Denmark's AP Pension boosts China exposure to 5% of equities
Danish pension fund AP Pension has boosted its investment in China and now has more than DKK1bn (€134m), or 5% of its equities allocation, held in Chinese stocks, in the expectation the market will rebound from its current lows.
Many investors are steering clear of the Chinese market right now, with some having suffered losses over the last few years.
Since the spring of 2011, the Shanghai Composite Index has lost around 23% of its value.
Søren Dal Thomsen, chief executive of the commercial mutual pension provider, told IPE: “We were overweight Asian and Chinese stocks over the last 24 months, so now we have increased our position in Chinese equities.”
The pension fund, which had around DKK94bn in assets under management at the end of June 2014, now has 5% of its equities investments in Chinese companies.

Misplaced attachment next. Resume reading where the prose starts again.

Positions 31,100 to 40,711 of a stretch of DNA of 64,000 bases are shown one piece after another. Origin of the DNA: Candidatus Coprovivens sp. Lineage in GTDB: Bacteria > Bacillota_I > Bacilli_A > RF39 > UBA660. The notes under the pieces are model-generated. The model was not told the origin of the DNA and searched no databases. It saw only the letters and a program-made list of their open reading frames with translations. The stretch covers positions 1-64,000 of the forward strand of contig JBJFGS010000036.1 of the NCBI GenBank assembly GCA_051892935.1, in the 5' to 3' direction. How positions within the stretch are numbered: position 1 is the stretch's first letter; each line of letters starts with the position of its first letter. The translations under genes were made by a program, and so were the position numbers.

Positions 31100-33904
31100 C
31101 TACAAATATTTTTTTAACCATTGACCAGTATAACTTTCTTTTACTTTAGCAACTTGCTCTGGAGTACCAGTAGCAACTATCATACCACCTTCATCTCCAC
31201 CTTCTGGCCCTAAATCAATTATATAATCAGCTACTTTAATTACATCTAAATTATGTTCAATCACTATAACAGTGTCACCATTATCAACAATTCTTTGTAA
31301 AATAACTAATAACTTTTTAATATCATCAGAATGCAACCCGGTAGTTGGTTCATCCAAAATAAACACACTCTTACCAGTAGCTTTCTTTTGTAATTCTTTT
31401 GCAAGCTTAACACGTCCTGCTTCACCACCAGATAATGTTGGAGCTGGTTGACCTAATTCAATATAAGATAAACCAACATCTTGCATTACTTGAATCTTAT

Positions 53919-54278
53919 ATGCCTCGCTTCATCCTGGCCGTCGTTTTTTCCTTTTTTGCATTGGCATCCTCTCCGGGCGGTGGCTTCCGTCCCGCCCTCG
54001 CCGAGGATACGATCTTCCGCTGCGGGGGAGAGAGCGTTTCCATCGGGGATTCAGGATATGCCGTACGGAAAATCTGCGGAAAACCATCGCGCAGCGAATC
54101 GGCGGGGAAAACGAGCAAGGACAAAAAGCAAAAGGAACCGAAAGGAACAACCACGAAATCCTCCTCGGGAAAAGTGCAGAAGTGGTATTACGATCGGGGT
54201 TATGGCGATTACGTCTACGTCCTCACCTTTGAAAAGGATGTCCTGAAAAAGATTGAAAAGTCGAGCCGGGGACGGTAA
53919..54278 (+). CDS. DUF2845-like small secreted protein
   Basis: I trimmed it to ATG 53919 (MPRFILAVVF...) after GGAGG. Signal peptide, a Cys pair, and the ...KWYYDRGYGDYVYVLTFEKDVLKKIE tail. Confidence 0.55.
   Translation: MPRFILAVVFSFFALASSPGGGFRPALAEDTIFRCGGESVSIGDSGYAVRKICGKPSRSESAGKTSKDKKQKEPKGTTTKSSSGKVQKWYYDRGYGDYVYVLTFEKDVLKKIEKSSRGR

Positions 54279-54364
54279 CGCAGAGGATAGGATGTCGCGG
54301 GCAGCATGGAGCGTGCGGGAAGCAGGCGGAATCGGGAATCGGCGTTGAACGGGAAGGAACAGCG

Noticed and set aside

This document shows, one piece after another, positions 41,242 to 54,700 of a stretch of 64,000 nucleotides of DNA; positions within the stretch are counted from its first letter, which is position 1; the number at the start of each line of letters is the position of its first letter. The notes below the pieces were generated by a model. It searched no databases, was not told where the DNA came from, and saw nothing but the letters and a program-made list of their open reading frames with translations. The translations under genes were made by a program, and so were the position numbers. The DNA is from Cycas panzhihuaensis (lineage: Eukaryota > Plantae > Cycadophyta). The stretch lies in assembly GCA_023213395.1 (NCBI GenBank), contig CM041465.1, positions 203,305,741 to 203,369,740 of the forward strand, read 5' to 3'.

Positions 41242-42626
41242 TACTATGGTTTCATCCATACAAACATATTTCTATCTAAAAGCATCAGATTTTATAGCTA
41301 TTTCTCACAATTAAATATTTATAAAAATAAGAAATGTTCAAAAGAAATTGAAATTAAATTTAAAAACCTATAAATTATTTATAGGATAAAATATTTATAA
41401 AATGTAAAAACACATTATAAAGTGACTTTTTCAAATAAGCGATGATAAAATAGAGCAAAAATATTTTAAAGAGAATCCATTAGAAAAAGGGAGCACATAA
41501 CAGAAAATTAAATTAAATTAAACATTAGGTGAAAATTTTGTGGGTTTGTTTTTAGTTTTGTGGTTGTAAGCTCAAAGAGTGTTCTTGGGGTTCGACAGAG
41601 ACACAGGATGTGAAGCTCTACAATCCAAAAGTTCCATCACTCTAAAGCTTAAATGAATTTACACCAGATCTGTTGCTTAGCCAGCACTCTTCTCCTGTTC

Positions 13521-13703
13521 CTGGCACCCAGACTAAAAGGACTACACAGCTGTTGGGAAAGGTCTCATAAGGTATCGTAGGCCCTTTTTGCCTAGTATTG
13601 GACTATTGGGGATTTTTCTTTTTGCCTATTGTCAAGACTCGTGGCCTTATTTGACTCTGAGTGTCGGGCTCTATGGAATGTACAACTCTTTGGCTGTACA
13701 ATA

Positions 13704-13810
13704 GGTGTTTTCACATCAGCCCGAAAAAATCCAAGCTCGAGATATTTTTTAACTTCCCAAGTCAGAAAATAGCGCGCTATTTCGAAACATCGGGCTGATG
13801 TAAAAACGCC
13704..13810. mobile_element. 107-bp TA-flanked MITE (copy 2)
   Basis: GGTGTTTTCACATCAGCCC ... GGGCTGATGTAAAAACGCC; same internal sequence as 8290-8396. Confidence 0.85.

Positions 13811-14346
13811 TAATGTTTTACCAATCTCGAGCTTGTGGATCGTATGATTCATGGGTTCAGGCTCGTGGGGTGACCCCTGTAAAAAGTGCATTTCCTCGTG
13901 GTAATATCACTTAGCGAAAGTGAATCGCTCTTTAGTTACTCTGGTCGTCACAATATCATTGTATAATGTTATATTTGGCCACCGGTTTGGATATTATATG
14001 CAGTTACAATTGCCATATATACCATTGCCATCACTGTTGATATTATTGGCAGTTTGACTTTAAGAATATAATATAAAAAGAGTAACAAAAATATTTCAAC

“We’ve done that because it seems to us Chinese stocks have become very cheap compared with other markets and also to developed markets,” Dal Thomsen said.
AP Pension’s analysis of price/earnings ratios in markets around the world has shown that while equities in the US and other developed countries have risen strongly over the last few years, the ratios of Chinese shares have remained stable, making current prices there 42% cheaper than those of US equities on this basis.
“The market focus is that there might be a bubble in Chinese banks and in the building of residential property in China, and that is keeping a lot of investors away from the country,” Dal Thomsen said.
But he said it was possible to have investments in Chinese equities without having exposure to those sectors.
“We don’t have exposure to banks, for example,” he said.
“We have exposure to every sector except banks and residential property.”
Dal Thomsen said AP Pension was now hoping Chinese equities prices would rise from their current low levels.
However, more weakness in Chinese stock markets will be no deterrent to AP Pension’s strategy.
“If the market drops further, then we’ll buy some more stocks,” said Dal Thomsen.